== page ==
Ruark, Gibbons 1941–
Ruark is an American poet. (See also Contemporary Authors, Vols. 33-36.)
[A Program for Survival] is a poetry of a high and difficult sort, not easily achieved and less easily contrived. These poems took a long time: nothing here was slapped down unrevised, nothing here depends for its effects on cryptic, half-digested talk to obfuscate some basic vacancy. Much as he may have been tempted, Ruark has resisted any urge to pad his book with the kind of exercise in which the young poet explores the reaches of his virtuosity. Ruark insists on his own voice and he knows its dimensions well. There is an emotional authenticity about all these poems that makes them almost overpowering with a kind of uncanny, unrelenting force. They stay in the mind because they have been, many of them, driven there so deeply they will not pry loose.
Michael Heffernan, in Midwest Quarterly, Vol. 12, 1971, p. 456.
This superb collection of lyrics [A Program for Survival] immediately establishes Ruark as a major young poet. A careful use of his senses is his beginning, but it is his language that permits poem after poem to shock with its beauty. He explores marriage and deaths, war, trapped miners, and the covering of children, penetrating to their essence as well as his own. "Orpheus Singing in the Forest" will soon be in any twentieth-century anthology; "A Screech Owl's Lament" is one of the finest elegies in English. Although rather traditional in form, his poems do not reveal naked influences so he may experiment more in the future. But here is a grand beginning.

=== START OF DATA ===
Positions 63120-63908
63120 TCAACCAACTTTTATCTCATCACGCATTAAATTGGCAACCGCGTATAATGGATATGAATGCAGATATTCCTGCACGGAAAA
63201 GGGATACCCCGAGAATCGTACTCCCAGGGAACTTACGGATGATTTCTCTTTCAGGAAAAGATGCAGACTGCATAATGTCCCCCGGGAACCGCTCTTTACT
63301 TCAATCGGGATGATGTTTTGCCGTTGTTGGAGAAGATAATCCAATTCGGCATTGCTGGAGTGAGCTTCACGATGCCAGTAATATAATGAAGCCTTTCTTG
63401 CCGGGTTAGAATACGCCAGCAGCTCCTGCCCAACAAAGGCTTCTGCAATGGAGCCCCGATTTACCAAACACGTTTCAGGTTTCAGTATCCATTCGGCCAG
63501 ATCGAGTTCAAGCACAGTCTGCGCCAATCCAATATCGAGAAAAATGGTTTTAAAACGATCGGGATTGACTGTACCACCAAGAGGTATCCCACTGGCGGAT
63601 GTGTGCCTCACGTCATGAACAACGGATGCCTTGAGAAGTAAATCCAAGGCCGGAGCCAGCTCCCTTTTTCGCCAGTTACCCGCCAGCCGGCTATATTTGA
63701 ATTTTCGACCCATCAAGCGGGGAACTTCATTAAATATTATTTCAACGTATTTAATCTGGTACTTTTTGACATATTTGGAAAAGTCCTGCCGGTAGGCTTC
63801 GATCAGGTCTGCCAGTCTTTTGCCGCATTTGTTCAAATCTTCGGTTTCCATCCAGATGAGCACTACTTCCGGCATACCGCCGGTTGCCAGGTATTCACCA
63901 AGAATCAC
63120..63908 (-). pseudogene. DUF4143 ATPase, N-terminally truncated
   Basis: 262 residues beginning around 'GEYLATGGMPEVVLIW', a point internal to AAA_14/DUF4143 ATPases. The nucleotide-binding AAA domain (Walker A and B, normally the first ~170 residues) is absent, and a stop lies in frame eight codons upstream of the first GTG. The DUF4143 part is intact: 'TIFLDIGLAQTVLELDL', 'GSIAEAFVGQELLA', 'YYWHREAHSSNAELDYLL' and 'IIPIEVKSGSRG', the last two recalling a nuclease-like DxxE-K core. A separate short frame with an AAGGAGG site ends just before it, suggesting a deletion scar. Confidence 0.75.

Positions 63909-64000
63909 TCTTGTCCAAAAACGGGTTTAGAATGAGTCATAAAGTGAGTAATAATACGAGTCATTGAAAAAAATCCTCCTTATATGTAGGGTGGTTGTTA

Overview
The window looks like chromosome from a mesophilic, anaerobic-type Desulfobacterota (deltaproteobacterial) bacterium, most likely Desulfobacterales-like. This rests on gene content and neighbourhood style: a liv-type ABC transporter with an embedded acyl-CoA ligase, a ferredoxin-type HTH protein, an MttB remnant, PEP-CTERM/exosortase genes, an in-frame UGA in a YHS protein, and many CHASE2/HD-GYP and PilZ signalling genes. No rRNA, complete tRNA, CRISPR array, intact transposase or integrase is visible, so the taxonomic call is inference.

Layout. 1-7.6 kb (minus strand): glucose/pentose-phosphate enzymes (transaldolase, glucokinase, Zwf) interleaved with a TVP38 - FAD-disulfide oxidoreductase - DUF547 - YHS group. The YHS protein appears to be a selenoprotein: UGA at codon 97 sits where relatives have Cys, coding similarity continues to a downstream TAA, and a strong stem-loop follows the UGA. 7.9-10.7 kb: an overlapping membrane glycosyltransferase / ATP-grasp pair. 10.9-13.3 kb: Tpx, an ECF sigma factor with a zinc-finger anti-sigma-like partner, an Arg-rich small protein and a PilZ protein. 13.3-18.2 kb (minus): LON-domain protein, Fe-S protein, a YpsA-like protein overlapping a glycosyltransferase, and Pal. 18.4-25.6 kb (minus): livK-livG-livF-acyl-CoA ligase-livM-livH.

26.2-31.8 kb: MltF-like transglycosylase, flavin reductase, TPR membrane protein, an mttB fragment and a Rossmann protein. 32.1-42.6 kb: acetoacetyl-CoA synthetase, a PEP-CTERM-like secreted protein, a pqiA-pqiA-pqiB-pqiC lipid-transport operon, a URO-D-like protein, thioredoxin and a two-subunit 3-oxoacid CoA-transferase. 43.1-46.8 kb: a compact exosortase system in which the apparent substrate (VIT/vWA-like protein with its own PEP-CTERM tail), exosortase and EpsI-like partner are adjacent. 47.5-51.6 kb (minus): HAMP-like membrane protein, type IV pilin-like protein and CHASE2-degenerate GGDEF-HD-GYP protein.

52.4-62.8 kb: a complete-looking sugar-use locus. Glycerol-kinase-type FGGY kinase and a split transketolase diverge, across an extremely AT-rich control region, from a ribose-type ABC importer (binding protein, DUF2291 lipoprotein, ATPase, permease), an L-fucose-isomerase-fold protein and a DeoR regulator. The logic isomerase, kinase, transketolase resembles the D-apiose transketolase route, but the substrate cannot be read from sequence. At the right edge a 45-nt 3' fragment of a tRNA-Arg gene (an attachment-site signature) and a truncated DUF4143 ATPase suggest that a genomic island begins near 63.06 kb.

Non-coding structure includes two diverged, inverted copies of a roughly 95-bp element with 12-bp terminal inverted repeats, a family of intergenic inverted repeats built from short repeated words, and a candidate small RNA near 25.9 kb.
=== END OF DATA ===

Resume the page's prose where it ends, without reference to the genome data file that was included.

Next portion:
John Graham, in The Virginia Quarterly Review, Vol. 47, No. 4 (Autumn, 1971), p. clxiv.
Gibbons Ruark has at least ten masterful poems in his first volume, A Program for Survival, and most of the rest of the forty-three are of high quality. Ruark is quiet, reflective; in fact nostalgia is his vision, particularly in memories of his dead father…. And I do not think of nostalgia as a second-rate emotion. Like romantic love, nostalgia is a way to personal continuity, a stay against chaos. Ruark accepts and loves the family that raised him, and he accepts and loves the family he is raising in turn. Affirming family and friends, he makes marvelous poetry in the process.
James Whitehead, in Saturday Review (copyright © 1971 by Saturday Review/World, Inc.; reprinted with permission), December 18, 1971, p. 38.